The Shorter Working Week, Productivity and Employment: New Estimates Based on Business Data
AbstractBusiness microdata should be able to measure the employment effect of the shorter working week based on a comparison of firms that have switched to the 35-hour week with those that have remained on 39 hours. Such a comparison should cover firms that are as similar as possible. However, do we have enough information on these firms to make them comparable? Our aim is to examine in which scenario the shorter working week may have created jobs. Productivity losses are found to be smaller than the effects of wage moderation and reductions in charges. The Aubry I firms are therefore thought to have taken advantage of the shorter working week to reduce their unit production costs. This decrease in production costs could therefore have contributed to the buoyancy of their employment. The work sharing mechanisms do not appear to play a prominent role in these developments.
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Bibliographic InfoArticle provided by Institut National de la Statistique et des Etudes Economiques in its journal Economie et Statistique.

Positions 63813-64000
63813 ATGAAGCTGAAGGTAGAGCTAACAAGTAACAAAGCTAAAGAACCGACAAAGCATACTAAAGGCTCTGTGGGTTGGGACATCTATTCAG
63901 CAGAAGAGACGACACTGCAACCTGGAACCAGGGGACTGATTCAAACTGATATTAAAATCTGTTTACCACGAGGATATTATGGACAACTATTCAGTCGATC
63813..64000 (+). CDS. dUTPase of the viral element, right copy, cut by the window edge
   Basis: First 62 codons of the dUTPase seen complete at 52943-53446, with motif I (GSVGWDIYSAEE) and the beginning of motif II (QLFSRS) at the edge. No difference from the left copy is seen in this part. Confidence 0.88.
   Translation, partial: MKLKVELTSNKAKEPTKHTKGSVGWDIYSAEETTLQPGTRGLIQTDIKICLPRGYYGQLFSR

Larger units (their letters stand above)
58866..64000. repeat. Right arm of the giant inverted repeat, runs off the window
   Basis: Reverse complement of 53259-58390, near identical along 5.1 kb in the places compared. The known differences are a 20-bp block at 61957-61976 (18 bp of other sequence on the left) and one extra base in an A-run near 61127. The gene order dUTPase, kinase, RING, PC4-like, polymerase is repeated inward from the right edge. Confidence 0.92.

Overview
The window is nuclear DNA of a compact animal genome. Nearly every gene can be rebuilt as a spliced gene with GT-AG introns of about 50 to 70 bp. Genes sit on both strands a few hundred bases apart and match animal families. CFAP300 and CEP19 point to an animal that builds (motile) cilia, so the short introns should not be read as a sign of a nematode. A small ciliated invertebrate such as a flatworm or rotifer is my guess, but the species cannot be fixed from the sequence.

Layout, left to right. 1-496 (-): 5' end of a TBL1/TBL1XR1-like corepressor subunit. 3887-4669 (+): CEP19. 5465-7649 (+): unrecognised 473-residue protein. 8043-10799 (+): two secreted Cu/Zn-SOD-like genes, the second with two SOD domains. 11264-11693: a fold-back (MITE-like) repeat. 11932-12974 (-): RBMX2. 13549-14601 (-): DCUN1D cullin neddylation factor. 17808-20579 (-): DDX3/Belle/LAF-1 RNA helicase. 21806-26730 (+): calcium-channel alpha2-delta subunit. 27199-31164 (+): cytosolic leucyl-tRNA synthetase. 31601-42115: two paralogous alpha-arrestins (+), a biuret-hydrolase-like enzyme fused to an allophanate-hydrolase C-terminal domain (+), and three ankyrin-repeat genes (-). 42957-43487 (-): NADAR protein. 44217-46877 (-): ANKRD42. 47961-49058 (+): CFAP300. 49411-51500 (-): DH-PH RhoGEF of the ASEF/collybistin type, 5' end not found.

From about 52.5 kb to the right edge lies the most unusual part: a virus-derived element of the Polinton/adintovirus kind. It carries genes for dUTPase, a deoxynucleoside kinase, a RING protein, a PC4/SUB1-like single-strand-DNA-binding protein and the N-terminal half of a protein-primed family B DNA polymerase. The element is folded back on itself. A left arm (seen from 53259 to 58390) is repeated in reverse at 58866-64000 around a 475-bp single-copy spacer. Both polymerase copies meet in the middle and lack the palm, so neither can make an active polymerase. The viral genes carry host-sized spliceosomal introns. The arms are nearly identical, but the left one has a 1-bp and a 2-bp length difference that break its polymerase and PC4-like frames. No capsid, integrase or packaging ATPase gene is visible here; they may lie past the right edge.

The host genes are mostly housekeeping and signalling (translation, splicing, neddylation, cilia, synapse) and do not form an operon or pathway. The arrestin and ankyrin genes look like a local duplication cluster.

Volume (Year): 376-377 (2005)
Issue (Month): (June)
Policy Evaluation; Working Time; Productivity; Employment;
Find related papers by JEL classification:
- D24 - Microeconomics - - Production and Organizations - - - Production; Cost; Capital; Capital, Total Factor, and Multifactor Productivity; Capacity
- J38 - Labor and Demographic Economics - - Wages, Compensation, and Labor Costs - - - Public Policy
- C25 - Mathematical and Quantitative Methods - - Single Equation Models; Single Variables - - - Discrete Regression and Qualitative Choice Models; Discrete Regressors; Proportions
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